In the press: Uruguay is always there, it has the advantage that it is stable - El País
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In the press: Uruguay is always there, it has the advantage that it is stable - El País

17 October 2016

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In the press: Uruguay is always there, it has the advantage that it is stable - El País 

 

The Executive Director at TMF Group in The Americas, a global provider of business services for clients operating and investing globally, said in an interview with El País that investors maintain interest in Uruguay, although at this moment Argentina is the one that leads the enquiries.

He pointed out that the government's fiscal adjustment "has not been a very broad reform", so it does not worry investors. He stressed that the regional situation is "much more solid" than eight months ago.

How do you see this fiscal adjustment project that has just been approved?

The government is trying to cope with the situation and taking into account that the income will be subject to pressure, it is a modality that every administration has to recover revenues and face their responsibilities.

What do potential foreign investors say about it?

It has not been a very broad reform, it does not change in all areas. This lowers the concern of international investors. It is true that changes in fiscal rules, usually to international investors, is like changing the rules of the game. And if they are about to invest, they try to analyze well the impact that may have and that can delay the investment and if they already invested, surely they can estimate: "The rules of the game have been changed and now things are not as attractive as before.”

Is Uruguay still on the radar of investors or are they looking more at Argentina now?

Clearly, Argentina has changed the perspective: from being a country where people thought twice before investing to an environment of hope today. Anyway, Argentina sees the light at the end of the tunnel, but it is still not clear how much distance is left until the end of the tunnel. The advantage that Uruguay has in that sense is that, whether good or bad, it is always a very stable country, there is a lot of transparency, and historically it has been favourable to foreign investment.

For good or for bad, they are much more stable and stability is something that gives international investors a lot of peace of mind, and surely if they have to invest, they think long before investing in a country that today can be up but tomorrow down, in contrast to a country that maybe will not be super high, but clearly will never be super down. That is the advantage that Uruguay has. As part of the Mercosur, they give a doorway to anyone who wants to sell to the region, even if it is not invested in Brazil or Argentina.

Even with these difficulties that Mercosur is going through?

Yes, yes, because Mercosur has difficulties, but the existence of Mercosur is a sign of economic potential for the region. Clearly the countries are going to try to defend their interests, but I think that no one is going to break the deck and say "I do not want to continue with Mercosur".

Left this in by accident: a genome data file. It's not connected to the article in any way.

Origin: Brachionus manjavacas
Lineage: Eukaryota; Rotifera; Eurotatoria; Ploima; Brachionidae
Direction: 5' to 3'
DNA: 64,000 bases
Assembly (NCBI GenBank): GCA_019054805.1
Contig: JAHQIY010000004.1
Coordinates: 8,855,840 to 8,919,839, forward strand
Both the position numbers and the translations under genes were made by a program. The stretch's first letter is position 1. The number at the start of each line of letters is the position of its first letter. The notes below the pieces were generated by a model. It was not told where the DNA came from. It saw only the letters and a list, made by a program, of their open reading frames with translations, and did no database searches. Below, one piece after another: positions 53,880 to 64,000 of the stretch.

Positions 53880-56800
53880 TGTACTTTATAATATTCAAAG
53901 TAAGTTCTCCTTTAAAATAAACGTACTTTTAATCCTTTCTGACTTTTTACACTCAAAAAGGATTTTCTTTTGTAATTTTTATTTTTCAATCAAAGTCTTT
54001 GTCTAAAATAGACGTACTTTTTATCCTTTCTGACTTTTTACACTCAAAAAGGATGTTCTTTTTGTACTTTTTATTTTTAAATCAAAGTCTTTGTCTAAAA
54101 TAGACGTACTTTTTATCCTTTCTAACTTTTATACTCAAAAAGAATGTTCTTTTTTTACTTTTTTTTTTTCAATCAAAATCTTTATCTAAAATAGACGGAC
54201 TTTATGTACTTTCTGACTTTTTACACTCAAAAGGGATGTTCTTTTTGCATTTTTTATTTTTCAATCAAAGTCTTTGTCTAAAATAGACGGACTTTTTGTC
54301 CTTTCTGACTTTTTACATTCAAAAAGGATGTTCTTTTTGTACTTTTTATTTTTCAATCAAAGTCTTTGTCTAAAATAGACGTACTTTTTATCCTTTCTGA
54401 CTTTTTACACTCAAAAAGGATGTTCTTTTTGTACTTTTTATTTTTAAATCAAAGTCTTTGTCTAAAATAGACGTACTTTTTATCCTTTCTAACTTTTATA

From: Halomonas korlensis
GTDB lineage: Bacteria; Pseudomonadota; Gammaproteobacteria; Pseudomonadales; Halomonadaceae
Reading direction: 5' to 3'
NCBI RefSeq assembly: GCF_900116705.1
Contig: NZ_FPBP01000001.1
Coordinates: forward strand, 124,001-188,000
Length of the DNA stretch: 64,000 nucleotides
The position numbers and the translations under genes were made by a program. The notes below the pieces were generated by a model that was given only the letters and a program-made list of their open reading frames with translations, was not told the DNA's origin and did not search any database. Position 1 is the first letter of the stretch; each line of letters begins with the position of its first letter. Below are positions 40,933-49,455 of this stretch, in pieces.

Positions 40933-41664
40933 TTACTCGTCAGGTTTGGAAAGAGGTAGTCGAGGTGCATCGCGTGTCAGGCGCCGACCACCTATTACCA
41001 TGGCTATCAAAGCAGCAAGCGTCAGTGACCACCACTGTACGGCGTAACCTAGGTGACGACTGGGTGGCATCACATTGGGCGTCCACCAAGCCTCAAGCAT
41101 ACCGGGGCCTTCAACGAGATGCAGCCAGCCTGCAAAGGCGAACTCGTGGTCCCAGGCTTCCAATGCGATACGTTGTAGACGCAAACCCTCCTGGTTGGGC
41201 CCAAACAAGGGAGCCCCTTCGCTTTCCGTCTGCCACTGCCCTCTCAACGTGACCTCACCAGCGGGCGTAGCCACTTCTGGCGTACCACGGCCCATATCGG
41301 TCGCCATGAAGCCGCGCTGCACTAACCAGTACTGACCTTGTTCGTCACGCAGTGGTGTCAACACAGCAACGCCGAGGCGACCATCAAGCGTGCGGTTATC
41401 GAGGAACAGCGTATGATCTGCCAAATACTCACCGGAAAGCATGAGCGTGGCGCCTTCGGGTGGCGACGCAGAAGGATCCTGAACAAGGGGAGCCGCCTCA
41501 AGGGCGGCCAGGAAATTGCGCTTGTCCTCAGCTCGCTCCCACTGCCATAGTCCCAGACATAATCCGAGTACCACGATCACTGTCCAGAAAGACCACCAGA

The fact that the Federal Reserve has delayed the interest rate increases helps the emerging ones remain attractive?

Yes. It would have been a very hard strike if the first rise had taken place at the beginning of the year, because the situation of the emerging ones was more complicated.

What can we expect for 2017, when the Fed raises rates?

There is a certainty that interest rates will raise. Clearly it will affect emerging countries. However, the fact that Brazil has hit the bottom, that there is hope in Argentina, which are large trading partners, can cause that despite the rise of interest, the situation in South America begins to improve. Compared to 2015 when there was very little interest from foreign companies to position themselves in Argentina, we are seeing a lot of interest from European and North American companies. The situation is much stronger than eight months ago.

What is the Latin American star for investors?

At this moment, the star is Argentina. It is from where we receive more questions, but not necessarily people who are willing to invest. Interest in Brazil has slowed down. Peru maintains good levels of interest, and with Uruguay, it is the country that perhaps has lost the least interest. Ecuador has suffered because it is closely linked to the oil issue. Colombia is almost with Peru and Uruguay, as those who have more interest. Uruguay is always there. Customers who ask for information, who want to open a business, are more or less the same year after year, while there are much more changes in Argentina and Brazil.

In Uruguay, in which areas do you receive the most interest?

There is a lot of interest in free zones. Uruguay as a market in itself is very small, but it’s positioning regarding the two monsters of the region makes it very attractive to use it as a springboard of investment towards Brazil and Argentina. From within the region, in our Complexity Index, it is the one that is better positioned. That makes them tremendously attractive.

Read the article in El País

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